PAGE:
While on his knees, he heard a noise behind him, turned around and saw a Ford pickup with massive tires.  Its owner, Rocky Woods, was in the area to check his cousin’s nearby dairy farm.  With the aid of a heavy chain, Rocky used his jumbo four-wheel drive truck to ferry Carl’s little Toyota out of the snow.  Cheerfully refusing Carl’s offers to pay him, Mr. Woods drove off to feed the cows while Carl returned to the main highway into Ottawa.  In town Carl discovered a plowed alternate route to the overpass, but by the time he reached the spot, the line had gone dead.

The lure of photos like this of the WB V-MCPX on the BNSF Emporia Sub at Ottawa, KS, 12-1-96, tempted Carl out on a nearby country road, where he got stuck in snow and ice.  Local farmer Rocky Woods rescued him.
The lure of photos like this of Santa Fe warbonnets leading the EB S-RICH on the BNSF Emporia Sub at Ottawa, KS, 12-1-96, tempted Carl out on a nearby country road, where he got stuck in snow and ice. Local farmer Rocky Woods rescued him.

Winter Wonderland



Winter has one more weapon—ice—that can even stop four-wheel drive vehicles.  A few days after a Christmas visit to his in-laws in the Twin Cities, Carl persuaded his wife that they should drive back to Kansas by way of La Crosse, Wisconsin, since the nearby BN and Soo Lines along the Mississippi River would look beautiful in the snow.  The morning after their arrival, however, freezing drizzle caused his photo plans to fizzle.  The unhappy couple spent the next 24 hours in town.  The highlight of the stay was crawling on hands and knees across the ice from the motel to the adjacent restaurant.

Vision of photos like this one of CP train 223 eastbound at Wabasha, MN, 12-28-95, inspired Carl to suggest to his wife that they return home via La Crosse, WI, which was hit by an ice storm.

This empty westbound BN taconite train south of La Crosse, WI, was the only shot Carl took before retreating to La Crosse, WI, where he and his wife were trapped by an ice storm in late December, 1993.

Shake, Rattle and Roll




On an August, 1987 journey to Wyoming, we encountered fog so thick that the birds were literally walking on the rails.  We also traveled "washboard" roads that nearly shook out our teeth.  Some of the worst were at Sherman Hill, an impressive but desolate location.  Driving back to the motel one evening from Hermosa Tunnel, we felt our Cadillac Cimarron (which went out of production years ago) jerk and chug violently like a sick cow.  We noticed that the “check engine” light had come on, so we dutifully checked the engine.  It was still there.  Not knowing what else to do, we drove to a General Motors service department in nearby Laramie, where a technician blandly told us that the problem could be something serious or something benign.  "Hard to tell," he said.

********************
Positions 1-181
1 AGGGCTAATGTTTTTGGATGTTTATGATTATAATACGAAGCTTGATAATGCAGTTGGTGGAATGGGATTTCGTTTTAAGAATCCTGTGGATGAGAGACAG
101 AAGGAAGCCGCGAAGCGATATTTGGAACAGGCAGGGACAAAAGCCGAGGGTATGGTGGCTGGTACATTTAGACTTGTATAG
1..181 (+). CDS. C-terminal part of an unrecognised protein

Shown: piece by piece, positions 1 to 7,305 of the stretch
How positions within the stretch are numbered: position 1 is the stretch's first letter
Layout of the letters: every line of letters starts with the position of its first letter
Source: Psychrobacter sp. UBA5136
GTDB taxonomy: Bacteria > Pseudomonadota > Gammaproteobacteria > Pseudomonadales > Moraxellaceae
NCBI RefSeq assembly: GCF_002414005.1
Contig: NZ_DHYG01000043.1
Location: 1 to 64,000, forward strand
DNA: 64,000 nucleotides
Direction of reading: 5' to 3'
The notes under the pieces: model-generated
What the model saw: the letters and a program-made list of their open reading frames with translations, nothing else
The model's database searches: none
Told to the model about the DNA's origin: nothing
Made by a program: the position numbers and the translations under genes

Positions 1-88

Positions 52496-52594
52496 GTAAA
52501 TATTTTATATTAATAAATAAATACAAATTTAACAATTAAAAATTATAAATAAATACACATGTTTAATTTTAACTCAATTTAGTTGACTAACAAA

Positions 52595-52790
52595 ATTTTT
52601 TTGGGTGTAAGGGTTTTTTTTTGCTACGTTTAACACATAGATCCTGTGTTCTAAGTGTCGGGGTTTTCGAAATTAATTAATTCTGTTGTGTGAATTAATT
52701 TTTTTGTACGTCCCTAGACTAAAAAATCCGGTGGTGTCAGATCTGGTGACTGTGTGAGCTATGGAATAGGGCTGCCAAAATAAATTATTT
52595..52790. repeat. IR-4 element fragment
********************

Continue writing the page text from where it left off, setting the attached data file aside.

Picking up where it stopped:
Not wishing to be stranded in desolation, we abandoned Sherman Hill and began heading back to Oklahoma, nearly 900 miles away.  After a depressing night at a Denver Motel 6, we noticed the next morning that the chugging was gone, so we quickly headed for nearby Moffat Tunnel on the Rio Grande.  The shaking returned by the time we reached Big Ten Loop, however, so we turned around and chugged our way back to the Sooner state.
Westbound UP manifest on track #1 at Sherman Hill, WY, was one of the few bright spots for Paul and Carl in August, 1987, because Paul’s Cadillac Cimarron later developed engine trouble that sent them home.    

This eastbound loaded Rio Grande coal train leaving Big Ten Loop just west of Denver, July, 1989, was the type of picture Paul and Carl hoped to get in August, 1987. After appearing to be well, however, Paul’s Cimarron once again started chugging, causing the guys to return to Oklahoma.

Old Man River



In the summer of 1992, Paul drove from Oklahoma to La Crosse, Wisconsin, to rendezvous with Carl, who was traveling from Kansas.  Our plan was to shoot the BN and Soo line sides of the Mississippi after our arrival.  Carl was so eager to see the scenic region that he left the evening before and drove all night.  Shortly after midnight on I-94 near Rochester, Minnesota, he felt the car jump as if the back right tire had run over a railroad tie.  An inspection revealed no obvious damage, so he continued north.

After a sunrise arrival at the big river, Carl spent a happy day shooting Soo Line trains.  By late afternoon, however, his car began to shake.  When he inspected the vehicle in Winona, Minnesota, he saw that the right rear tire had been knocked so far out of alignment that portions of the rubber tread were worn down to the steel belt.  His heart sank as he slowly drove his wobbling car toward his rendezvous spot at Dakota, across the river from La Crosse.  Although Paul’s arrival meant we had a second vehicle, the next day a local Goodyear store got a hefty amount of Carl’s money to replace both rear tires and align all four wheels.